Syrian forces tightened their grip over several hot spots of unrest on
Wednesday, as troops poured overnight into a Damascus suburb, tanks patrolled
the volatile city of Deraa and security men surrounded Banias on the
Authorities have removed most foreign journalists from the
country, and images of the violence have come mostly from mobile-phone
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On Wednesday, video footage continued to emerge from this
weekend’s crackdown in Deraa and the Damascus suburbs. Some of the most graphic
images showed peaceful protesters being met with repeated machine-gun fire,
leaving many lying in their own blood, some dead or badly wounded.
the images showed a bloodied, unconscious boy with a gaping head wound, further
evidence that Syrian snipers are conducting an unforgiving shoot-to-kill policy
as long as protests persist.
Deputy Negev and Galilee Development
Minister Ayoub Kara, on behalf of the Likud, said Israel needed to do more to
stop the bloodletting.
“After I saw the horrific images from the streets,
my humanity urged me to act. No one can bear seeing that,” he
“The world is sitting idly by, but it can’t apply a different
standard to Syria than it does to Libya... Sticking our heads in the sand over
what’s happening to Assad doesn’t win us much respect in this
Kara, a Druse, said he has been in contact in recent weeks with
leaders of Syria’s opposition.
“Since the disturbances broke out in
Syria, my office has become a kind of control room for the opposition,” he said.
“I understand their language and I’m a representative of the Israeli government,
so to them I’m their link to the free world.”
The lawmaker said the
opposition leaders, concerned by the growing power of the Muslim Brotherhood
within their movement, asked him to serve as a mediator in indirect talks with
Damascus. This week, Syrian opposition leaders from several religious
denominations met with representatives of European right-wing parties in Vienna
in a bid to put pressure on Damascus to stop the violence, he said.
said one of the opposition leaders with whom he was in contact was a former
high-ranking member of the Syrian government who recently defected to a foreign
“We are at a turning point, and there are two possible outcomes.
One is that the Muslim Brotherhood takes over, another that the regime survives,
and the third that the government endures but is in the hands of the ‘sane’
opposition, and gradually leads Syria into democracy and ties with the West,” he
“It’s all open – no one knows what will happen,” Kara
A witness told Reuters that a convoy of at least 30 army tanks
headed early on Wednesday from southwest of Damascus, near the Golan Heights, in
a direction that could take them to either the Damascus suburb of Douma or to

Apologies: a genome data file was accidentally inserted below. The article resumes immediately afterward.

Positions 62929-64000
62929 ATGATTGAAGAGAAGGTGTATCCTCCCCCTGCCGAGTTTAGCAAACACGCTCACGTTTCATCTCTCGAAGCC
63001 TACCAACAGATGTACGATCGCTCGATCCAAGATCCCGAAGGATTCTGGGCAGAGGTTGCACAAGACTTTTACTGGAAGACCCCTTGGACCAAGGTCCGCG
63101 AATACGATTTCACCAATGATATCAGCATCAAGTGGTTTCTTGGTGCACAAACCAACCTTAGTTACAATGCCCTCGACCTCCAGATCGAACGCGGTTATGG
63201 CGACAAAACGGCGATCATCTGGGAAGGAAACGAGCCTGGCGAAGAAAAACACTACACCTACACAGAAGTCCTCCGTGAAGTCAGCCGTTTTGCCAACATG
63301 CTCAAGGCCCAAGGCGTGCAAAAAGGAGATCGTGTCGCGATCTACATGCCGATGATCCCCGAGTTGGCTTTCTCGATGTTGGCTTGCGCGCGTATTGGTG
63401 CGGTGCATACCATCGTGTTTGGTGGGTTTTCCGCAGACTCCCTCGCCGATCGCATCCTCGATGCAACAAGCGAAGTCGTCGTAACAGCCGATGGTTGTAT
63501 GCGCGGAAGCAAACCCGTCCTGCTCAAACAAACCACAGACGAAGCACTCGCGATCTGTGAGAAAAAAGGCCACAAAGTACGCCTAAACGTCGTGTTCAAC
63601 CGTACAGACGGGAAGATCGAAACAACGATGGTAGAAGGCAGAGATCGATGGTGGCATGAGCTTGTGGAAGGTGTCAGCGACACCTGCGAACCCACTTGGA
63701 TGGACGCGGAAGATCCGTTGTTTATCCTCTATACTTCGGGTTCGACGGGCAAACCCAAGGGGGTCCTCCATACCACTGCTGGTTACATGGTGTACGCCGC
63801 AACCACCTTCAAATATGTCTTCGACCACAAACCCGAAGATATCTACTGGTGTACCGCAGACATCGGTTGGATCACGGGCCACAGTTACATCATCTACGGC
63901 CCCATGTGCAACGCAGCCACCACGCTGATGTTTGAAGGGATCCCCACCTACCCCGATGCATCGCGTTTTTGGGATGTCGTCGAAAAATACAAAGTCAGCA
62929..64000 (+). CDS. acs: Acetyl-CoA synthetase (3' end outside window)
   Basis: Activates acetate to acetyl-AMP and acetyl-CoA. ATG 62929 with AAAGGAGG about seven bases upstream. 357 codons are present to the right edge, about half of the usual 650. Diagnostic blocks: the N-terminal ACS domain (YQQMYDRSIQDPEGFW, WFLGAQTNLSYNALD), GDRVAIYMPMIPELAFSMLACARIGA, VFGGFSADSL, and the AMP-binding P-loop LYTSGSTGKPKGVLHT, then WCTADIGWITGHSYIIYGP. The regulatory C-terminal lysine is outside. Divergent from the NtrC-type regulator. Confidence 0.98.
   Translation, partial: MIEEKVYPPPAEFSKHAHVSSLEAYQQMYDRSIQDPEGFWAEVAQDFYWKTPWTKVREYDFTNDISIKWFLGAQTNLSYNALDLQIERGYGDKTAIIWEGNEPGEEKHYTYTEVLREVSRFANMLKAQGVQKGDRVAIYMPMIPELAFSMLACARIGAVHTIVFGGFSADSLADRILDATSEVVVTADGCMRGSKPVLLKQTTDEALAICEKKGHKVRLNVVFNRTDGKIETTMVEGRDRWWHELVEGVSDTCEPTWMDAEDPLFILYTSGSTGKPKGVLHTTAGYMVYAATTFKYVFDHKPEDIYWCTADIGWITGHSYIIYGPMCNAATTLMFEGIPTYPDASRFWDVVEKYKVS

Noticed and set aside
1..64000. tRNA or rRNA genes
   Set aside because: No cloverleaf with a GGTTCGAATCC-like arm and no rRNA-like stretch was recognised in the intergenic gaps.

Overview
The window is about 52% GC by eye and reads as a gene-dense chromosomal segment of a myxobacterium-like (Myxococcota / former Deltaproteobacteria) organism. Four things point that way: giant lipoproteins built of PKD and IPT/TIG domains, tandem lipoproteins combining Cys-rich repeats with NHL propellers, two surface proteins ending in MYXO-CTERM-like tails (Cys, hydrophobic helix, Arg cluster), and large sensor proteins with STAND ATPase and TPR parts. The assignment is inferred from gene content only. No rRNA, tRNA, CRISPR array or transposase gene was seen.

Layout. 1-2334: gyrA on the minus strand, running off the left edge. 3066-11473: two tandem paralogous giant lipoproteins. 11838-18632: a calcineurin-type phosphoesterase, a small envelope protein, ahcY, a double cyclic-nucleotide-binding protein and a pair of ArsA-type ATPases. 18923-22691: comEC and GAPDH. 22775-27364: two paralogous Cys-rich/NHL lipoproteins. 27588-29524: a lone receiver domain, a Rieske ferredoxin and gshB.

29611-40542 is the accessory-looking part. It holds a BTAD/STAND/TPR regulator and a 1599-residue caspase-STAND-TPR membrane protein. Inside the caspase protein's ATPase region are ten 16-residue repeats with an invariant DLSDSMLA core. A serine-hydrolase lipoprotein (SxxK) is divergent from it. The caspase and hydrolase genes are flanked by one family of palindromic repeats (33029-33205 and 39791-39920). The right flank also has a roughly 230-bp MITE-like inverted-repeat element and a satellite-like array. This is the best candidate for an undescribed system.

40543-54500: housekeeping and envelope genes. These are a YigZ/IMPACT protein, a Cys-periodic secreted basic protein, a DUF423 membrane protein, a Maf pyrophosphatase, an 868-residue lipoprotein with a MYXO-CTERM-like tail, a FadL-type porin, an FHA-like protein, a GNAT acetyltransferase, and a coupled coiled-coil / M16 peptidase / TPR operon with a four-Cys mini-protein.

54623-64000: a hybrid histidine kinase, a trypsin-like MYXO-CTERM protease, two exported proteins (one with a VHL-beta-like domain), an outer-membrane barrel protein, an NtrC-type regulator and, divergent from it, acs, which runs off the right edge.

Overnight, white buses had brought hundreds of soldiers in full
combat gear into Douma, from where protesters have tried to march into the
center of the capital over the past two weeks, only to be stopped by
The Syrian Observatory for Human Rights said it had names of at
least 453 civilians killed during the protests across the country against
Assad’s 11-year authoritarian rule.
A resident in Deraa, where
electricity, water and phone lines were cut when the army rolled in at dawn on
Monday, told Reuters that fresh food was running out and grocery stores were
giving away their produce.
“It’s mostly tinned food they are distributing
to us,” he said by telephone.
A relative said his neighbor saw a tank
driving over the body of a young man in the main Tishrin square on
“They are telling us: ‘You have to accept us and we will remain
forever your rulers, whether you like it or not. And if you resist us, this is your fate,’” he
Diplomats said the unit Assad sent into Deraa on Monday was the
ultra-loyal Fourth Mechanized Division, commanded by his brother Maher. Reports
from opposition figures and Deraa residents, which could not be confirmed, said
that some soldiers from another unit had refused to fire on
One country directly affected by the unrest is Syria’s close
ally Iran, as regime change in Damascus could deal a severe blow to the Islamic
Republic’s ability to project its power in the region and threaten
Tehran, which regards Syria as a close ally in a mainly
Sunni-dominated region suspicious of non- Arab Shi’ite Iran, has called the
revolt in Syria “a Zionist plot.”
“We are worried about the resistance
against Israel,” Asad Zarei, an Iranian pro-government political analyst, told
the Los Angeles Times on Wednesday. “If the changes in Syria happen in a way
that the resistance is undermined, we are very worried.”
Writing in The
Wall Street Journal
, Iranian-born analyst Amir Taheri noted, “From the start,
Tehran media have labeled the Syrian uprising ‘a Zionist plot,’ the term they
used to describe the pro-democracy movement in Iran itself.
“In 2009, the
mullahs claimed that those killed in the streets of Tehran and Tabriz were not
peaceful demonstrators but ‘Zionist and Infidel’ agents who deserved to die. The
Assad clan is using the same vicious vocabulary against freedom lovers in Syria
as snipers kill them in the streets of Damascus, Deraa and
Reuters contributed to this report.
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